Abandoned by her disabled husband and subjected to constant pressure from her landlord, a mother struggles to raise her sons, one of whom perishes in a flood, while another repays her sacrifices by falling in with a band of rebels.
When this masala masterpiece was released in 1957, director Mehboob Khan was considered the Cecil B. DeMille of Bollywood, and the film's star, Nargis, was its queen.
Essentially a reworking of the director's 1940 hit, Aurat, it proved to be the peak of their careers, yet it remains a landmark in subcontinental cinema.
The first Bollywood movie to land an Oscar nomination, it's ranked among the most widely seen and commercially successful pictures ever produced in Bombay.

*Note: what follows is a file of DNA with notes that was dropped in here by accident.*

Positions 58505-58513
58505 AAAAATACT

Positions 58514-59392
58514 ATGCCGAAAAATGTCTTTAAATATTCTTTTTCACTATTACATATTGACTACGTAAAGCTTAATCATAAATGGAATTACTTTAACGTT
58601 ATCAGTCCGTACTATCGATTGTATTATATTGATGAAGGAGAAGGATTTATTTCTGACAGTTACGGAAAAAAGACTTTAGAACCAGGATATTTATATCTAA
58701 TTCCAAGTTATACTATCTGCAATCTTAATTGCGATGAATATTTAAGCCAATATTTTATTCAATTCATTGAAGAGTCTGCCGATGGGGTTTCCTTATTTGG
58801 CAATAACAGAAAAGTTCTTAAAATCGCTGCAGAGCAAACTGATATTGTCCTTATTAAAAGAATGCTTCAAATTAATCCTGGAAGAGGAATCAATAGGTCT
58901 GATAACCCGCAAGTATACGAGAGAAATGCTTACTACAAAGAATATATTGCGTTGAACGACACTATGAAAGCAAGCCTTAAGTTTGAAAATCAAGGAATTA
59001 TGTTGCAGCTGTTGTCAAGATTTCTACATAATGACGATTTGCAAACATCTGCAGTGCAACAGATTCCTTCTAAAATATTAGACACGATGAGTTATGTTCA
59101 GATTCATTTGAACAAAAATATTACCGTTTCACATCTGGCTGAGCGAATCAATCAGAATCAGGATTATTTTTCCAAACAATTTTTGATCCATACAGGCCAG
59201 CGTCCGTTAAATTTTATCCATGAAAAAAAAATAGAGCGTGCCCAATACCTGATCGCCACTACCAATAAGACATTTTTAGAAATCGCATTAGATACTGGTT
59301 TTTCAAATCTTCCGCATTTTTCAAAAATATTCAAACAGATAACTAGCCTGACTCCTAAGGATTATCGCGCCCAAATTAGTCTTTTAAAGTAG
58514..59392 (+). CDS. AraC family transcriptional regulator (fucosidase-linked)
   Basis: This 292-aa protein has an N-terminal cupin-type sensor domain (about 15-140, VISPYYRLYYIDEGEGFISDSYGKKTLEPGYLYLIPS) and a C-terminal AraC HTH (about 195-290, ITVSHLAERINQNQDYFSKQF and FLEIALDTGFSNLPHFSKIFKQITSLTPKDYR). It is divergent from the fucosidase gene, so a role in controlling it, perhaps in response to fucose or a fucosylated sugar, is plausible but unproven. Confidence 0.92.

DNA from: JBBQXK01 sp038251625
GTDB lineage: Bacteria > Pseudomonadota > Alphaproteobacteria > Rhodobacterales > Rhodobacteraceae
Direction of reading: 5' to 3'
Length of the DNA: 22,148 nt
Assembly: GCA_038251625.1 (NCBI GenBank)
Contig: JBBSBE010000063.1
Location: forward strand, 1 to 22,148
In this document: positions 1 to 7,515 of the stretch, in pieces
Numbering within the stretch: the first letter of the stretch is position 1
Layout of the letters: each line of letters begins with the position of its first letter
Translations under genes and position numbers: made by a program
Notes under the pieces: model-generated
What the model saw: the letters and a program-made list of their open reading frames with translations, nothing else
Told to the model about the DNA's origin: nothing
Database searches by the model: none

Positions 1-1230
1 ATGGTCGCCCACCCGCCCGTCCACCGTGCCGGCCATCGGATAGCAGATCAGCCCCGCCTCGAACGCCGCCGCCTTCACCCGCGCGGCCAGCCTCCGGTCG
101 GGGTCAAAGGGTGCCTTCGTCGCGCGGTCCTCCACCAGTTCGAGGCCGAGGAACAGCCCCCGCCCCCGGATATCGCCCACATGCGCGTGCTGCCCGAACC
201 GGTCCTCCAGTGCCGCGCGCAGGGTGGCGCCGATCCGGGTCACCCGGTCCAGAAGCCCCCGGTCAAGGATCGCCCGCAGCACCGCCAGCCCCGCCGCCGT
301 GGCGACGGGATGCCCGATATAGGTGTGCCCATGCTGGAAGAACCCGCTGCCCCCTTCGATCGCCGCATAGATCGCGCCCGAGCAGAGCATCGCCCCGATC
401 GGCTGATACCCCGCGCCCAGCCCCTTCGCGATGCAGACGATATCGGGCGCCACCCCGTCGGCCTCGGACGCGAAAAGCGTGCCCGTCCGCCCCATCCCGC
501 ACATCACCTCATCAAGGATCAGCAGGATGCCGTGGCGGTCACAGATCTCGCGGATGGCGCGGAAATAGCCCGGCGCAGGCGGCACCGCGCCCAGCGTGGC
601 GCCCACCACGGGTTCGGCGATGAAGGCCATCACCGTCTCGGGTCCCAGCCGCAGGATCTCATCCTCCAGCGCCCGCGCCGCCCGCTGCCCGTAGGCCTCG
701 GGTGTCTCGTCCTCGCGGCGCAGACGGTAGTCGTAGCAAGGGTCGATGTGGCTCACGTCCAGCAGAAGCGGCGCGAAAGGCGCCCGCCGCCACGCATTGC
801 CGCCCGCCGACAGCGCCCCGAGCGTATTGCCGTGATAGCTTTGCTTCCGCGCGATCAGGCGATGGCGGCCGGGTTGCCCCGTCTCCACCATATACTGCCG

Despite its obvious artificiality, it is, as you would expect of someone with Khan's social realist credentials, very much a political statement - a demonstration of national unity a decade after independence.
Yet for such a populist picture, with a seemingly clear message, it's also a mass of contradictions: a paean to Hindi morality directed by and starring a Muslim; a pastorale to the peasantry produced by city sophisticates; and a tribute to motherly love that oozes Oedipal tension.
Put it this way, it's the birth of the Bollywood blockbuster. It should be on every cineaste's must-see list.
Reviewed by David Parkinson